Contemporary deep learning models have been remarkably successful in many domains, ranging from natural language to computer vision. Transformer neural networks (transformers) are a popular deep learning architecture that today comprise the foundation for most tasks in natural language processing and also are starting to extend to applications in other domains, such as computer vision, robotics, and autonomous driving. Moreover, they form the backbone of all the current state-of-the-art language models.
Increasing scale in Transformer networks has led to improved performance and the emergence of behavior not present in smaller networks. However, this increase in scale often comes with prohibitive increases in compute cost and inference latency. A natural question is whether we can reap the benefits of larger models without incurring the computational burden.
In “Alternating Updates for Efficient Transformers”, accepted as a Spotlight at NeurIPS 2023, we introduce AltUp, a method to take advantage of increased token representation without increasing the computation cost. AltUp is easy to implement, widely applicable to any transformer architecture, and requires minimal hyperparameter tuning. For instance, using a variant of AltUp on a 770M parameter T5-Large model, the addition of ~100 parameters yields a model with a significantly better quality.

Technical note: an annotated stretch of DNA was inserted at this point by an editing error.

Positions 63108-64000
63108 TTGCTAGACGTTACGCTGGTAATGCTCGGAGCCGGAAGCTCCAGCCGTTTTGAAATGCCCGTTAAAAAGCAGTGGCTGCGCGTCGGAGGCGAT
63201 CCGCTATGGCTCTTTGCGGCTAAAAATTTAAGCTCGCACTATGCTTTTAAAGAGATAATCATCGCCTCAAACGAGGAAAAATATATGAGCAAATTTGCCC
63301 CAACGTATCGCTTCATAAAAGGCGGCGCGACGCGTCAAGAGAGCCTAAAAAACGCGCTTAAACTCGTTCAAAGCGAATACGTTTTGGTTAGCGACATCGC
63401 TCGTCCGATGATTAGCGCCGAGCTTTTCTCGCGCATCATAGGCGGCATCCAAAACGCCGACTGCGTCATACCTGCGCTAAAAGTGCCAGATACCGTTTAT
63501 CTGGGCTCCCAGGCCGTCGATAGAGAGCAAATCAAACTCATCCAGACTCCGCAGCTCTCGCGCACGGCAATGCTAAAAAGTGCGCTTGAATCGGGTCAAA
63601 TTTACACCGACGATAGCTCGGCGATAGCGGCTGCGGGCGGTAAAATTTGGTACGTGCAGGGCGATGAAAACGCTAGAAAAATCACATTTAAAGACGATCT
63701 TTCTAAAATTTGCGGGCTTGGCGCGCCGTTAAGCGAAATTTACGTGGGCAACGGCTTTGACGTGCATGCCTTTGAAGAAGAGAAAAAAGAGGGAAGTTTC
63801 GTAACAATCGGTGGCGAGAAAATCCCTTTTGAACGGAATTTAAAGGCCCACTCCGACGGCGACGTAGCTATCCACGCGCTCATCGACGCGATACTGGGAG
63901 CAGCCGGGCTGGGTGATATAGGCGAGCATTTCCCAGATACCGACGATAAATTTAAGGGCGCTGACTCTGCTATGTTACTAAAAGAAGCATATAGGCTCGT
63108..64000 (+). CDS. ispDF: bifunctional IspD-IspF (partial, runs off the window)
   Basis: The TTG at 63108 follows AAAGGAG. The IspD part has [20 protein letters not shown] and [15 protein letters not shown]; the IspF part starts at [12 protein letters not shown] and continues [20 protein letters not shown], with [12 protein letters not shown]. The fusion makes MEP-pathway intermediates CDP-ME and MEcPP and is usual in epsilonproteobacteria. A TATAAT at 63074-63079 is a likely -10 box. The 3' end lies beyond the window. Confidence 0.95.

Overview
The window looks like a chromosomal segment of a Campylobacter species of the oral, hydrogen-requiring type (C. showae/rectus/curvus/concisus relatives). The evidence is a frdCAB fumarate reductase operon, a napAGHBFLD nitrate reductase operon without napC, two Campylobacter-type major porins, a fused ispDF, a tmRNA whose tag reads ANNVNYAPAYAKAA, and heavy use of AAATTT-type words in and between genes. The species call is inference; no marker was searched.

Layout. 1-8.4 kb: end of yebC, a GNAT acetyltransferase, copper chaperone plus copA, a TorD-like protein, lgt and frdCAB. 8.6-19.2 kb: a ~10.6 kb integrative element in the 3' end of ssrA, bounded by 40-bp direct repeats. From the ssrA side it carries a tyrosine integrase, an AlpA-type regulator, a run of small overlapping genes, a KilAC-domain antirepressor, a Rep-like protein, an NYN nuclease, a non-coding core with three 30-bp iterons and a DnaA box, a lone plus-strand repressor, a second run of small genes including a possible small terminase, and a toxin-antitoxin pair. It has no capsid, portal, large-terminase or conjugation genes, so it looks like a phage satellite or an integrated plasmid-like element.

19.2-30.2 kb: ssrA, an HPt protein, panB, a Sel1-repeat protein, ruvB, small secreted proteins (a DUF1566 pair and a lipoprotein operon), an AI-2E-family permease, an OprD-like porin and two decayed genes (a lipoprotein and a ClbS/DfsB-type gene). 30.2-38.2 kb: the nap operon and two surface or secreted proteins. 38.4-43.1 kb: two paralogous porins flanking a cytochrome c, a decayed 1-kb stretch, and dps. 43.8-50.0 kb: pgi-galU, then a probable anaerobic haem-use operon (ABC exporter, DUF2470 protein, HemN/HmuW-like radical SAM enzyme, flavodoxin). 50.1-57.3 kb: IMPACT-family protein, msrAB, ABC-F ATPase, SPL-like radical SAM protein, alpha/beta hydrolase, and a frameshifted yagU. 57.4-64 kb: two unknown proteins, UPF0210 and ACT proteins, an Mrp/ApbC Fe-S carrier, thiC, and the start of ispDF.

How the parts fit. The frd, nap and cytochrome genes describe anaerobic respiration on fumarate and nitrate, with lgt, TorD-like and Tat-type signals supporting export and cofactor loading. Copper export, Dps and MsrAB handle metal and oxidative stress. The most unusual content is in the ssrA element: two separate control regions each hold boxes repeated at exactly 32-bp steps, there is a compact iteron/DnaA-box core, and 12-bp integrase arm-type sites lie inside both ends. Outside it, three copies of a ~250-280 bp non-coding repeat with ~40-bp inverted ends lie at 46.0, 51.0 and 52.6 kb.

To understand how we can achieve this, we dig into how transformers work. First, they partition the input into a sequence of tokens. Each token is then mapped to an embedding vector (via the means of an embedding table) called the token embedding. We call the dimension of this vector the token representation dimension. The Transformer then operates on this sequence of token embeddings by applying a series of computation modules (called layers) using its network parameters. The number of parameters in each transformer layer is a function of the layer’s width, which is determined by the token representation dimension.
To achieve benefits of scale without incurring the compute burden, prior works such as sparse mixture-of-experts (Sparse MoE) models (e.g., Switch Transformer, Expert Choice, V-MoE) have predominantly focused on efficiently scaling up the network parameters (in the self-attention and feedforward layers) by conditionally activating a subset based on the input. This allows us to scale up network size without significantly increasing compute per input. However, there is a research gap on scaling up the token representation dimension itself by conditionally activating parts of the token representation vector.
Recent works (for example, scaling laws and infinite-width networks) have empirically and theoretically established that a wider token representation helps in learning more complicated functions. This phenomenon is also evident in modern architectures of increasing capability. For instance, the representation dimension grows from 512 (small) to 768 (base) and 1024 (corresponding to models with 770M, 3B, and 11B parameters respectively) in T5 models, and from 4096 (8B) to 8192 (64B) and 18432 (540B) in PaLM models. A widened representation dimension also significantly improves performance for dual encoder retrieval models. However, naïvely widening the representation vector requires one to increase the model dimension accordingly, which quadratically1 increases the amount of computation in the feedforward computation.